Improving access to safe drinking water: prospection for low-fluoride sources

Lead Research Organisation: MetaMeta
Department Name: MetaMeta Research

Abstract

Fluoride in drinking water is one of the most significant water-quality problems affecting populations in Africa. Long-term use of drinking water with fluoride significantly above the WHO guideline value of 1.5 mg/L can have serious effects on health, manifested most prominently by dental and skeletal fluorosis. The Rift Valley of Ethiopia is an arid, groundwater-dependent region with well-established links between fluoride in drinking water and fluorosis. Despite the recognised fluoride anomalies on a regional scale, local-scale variations and their controls are poorly defined and understood. This pilot project aims to investigate the spatial and temporal distributions of fluoride in groundwater in a selected study area of the Rift. The project will characterise the variability, evaluate the underlying causes and determine whether the variations show sufficient predictability to be of practical benefit in providing guidance on improving abstraction strategies. The institutional arrangements governing water management and supply (regulation, policy, funding, capacity and prioritisation) will be assessed in order to understand the governance context of water supply in the area investigated. Through these combined approaches, the project aims to define the most effective ways to translate an improved knowledge on fluoride distributions into improved access to sources of safe, low-fluoride drinking water.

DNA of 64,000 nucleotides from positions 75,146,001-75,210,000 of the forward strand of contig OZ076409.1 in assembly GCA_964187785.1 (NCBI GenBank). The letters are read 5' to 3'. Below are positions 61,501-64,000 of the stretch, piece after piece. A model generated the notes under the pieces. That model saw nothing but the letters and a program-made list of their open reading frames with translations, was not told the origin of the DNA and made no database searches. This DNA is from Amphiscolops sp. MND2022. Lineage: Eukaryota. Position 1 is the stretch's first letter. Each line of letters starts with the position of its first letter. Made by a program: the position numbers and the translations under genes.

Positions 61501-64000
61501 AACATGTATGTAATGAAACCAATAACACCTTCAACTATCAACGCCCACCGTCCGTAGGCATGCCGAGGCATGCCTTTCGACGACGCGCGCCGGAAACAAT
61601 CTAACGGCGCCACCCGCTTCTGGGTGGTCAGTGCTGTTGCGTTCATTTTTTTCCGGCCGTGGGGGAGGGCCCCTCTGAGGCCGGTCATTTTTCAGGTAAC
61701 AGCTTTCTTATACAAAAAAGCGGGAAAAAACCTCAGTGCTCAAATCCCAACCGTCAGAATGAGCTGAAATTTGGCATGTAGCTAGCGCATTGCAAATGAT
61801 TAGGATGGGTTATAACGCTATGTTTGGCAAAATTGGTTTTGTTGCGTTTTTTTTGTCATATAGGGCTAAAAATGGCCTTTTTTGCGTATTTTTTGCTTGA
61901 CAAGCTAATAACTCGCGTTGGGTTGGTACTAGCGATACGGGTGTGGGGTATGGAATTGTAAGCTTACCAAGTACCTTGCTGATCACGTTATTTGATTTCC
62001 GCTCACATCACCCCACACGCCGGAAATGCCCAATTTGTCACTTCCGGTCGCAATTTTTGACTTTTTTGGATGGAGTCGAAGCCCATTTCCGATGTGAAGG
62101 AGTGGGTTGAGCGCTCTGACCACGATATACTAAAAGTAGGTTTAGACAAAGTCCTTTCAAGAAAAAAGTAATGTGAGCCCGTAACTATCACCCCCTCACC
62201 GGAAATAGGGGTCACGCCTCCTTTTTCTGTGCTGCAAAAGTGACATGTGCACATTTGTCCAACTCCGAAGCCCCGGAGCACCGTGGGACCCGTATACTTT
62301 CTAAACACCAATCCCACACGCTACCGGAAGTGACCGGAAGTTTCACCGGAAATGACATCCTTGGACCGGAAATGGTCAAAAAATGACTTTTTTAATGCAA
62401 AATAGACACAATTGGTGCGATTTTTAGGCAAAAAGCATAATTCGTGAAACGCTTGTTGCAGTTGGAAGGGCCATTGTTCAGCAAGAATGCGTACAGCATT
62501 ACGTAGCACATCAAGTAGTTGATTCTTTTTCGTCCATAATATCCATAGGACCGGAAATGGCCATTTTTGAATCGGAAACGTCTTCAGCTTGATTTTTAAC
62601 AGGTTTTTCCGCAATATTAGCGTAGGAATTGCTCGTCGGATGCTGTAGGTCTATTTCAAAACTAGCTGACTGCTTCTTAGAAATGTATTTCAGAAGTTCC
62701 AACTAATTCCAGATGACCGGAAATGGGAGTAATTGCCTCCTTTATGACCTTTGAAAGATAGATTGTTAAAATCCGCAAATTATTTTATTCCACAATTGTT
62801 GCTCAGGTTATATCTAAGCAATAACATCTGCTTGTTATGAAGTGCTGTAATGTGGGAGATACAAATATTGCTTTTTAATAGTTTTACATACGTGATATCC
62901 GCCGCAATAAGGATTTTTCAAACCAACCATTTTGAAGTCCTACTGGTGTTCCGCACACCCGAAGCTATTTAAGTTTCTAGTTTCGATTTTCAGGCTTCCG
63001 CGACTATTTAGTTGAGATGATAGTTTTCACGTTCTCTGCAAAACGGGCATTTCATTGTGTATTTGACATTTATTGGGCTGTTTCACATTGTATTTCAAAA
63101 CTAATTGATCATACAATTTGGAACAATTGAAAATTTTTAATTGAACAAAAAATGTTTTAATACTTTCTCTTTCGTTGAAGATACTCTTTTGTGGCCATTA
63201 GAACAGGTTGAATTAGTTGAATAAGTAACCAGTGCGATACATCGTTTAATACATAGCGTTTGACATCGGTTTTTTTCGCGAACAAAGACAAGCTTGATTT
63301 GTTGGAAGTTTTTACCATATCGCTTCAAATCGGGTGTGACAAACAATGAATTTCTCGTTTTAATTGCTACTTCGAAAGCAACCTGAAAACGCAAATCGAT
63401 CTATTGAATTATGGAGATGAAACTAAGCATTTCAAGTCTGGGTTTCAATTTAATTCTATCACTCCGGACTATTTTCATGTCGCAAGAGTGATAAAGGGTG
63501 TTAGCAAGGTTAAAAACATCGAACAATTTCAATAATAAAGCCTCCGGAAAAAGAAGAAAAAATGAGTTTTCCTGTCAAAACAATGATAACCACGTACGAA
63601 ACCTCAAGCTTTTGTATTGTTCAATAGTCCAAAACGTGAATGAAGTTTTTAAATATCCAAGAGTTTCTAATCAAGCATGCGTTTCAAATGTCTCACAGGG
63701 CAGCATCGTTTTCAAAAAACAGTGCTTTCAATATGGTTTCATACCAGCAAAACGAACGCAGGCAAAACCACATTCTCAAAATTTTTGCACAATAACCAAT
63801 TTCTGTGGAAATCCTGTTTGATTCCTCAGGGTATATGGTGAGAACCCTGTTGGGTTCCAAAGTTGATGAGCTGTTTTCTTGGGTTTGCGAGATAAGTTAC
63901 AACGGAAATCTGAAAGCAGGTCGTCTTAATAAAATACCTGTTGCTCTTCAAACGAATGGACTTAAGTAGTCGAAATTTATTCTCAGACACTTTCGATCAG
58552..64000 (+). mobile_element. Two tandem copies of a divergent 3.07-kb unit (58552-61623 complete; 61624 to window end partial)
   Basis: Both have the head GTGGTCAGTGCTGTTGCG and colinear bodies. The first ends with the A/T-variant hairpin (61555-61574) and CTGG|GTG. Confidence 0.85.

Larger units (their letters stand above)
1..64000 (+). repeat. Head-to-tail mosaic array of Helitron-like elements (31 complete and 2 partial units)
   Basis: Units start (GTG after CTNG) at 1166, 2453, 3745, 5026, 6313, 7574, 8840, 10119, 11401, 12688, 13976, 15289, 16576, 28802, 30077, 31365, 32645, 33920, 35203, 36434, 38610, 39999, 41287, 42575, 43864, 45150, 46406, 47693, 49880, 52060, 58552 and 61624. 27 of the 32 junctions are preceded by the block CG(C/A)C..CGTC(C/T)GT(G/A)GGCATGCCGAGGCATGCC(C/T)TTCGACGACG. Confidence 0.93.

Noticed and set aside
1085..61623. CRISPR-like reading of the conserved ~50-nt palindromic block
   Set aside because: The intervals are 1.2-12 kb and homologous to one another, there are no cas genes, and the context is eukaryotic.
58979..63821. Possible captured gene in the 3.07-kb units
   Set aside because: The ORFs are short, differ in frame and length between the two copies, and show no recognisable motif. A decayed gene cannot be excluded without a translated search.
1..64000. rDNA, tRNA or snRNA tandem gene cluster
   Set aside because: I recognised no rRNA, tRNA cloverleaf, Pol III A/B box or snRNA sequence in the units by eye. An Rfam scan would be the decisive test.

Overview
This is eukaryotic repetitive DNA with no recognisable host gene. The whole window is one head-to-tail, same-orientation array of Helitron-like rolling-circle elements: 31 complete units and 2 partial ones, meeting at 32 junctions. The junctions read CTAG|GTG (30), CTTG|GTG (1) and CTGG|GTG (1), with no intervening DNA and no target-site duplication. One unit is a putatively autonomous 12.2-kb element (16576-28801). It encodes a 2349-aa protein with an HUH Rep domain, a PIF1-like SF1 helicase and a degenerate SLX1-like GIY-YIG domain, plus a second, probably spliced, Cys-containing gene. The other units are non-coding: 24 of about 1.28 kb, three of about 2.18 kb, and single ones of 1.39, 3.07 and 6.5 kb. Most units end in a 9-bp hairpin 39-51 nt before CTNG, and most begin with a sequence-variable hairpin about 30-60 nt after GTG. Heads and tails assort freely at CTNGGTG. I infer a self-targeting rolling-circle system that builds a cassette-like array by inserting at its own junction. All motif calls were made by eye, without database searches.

Planned Impact

The impact of this research will be in working towards improved systems for well siting and groundwater management in order to reduce exposure to fluoride from drinking water for the rural poor in Ethiopia. This works toward the goal of improving access to safe drinking water. Improved access in turn paves the way for development in improving health, alleviating poverty, sustaining economic growth, reducing gender inequalities and improving quality of life for the communities affected.

Immediate outcomes from the research aim to benefit the bodies involved with water supply and health, in the study area specifically, in other regions and potentially other countries of the Rift Valley. These include national and regional government (Ministry of Water and Energy, Regional Water Bureaus and Woreda Desks, National Fluoride Steering Committee, Ministry of Health) and local and international NGOs active in the water sector. Stakeholder engagement during the project lifetime will facilitate dissemination of research findings and provide the best chance to stimulate take-up. The research will test the hypothesis that fluoride distributions can be predicted to a sufficient degree to allow rules-of-thumb guidance to be given on well siting and use to minimise exposure to fluoride. Understanding the regional groundwater governance context will establish the institutional arrangements in place and the scope of those needed to translate improved knowledge of fluoride distributions into improved and sustainable access to safe drinking water for the rural poor.

Research findings will also be targeted towards the international research community with interests in fluoride occurrence, mobility, health and water treatment, via publication in high-impact international journals, accessibility of groundwater data and information via research team websites.

This pilot project aims to share expertise and strengthen local capacity in groundwater sampling, analytical and interpretation techniques. Scope for capacity building in mineralogical assessment (SEM analysis and interpretation) will also be explored during the course of the project.

Publications

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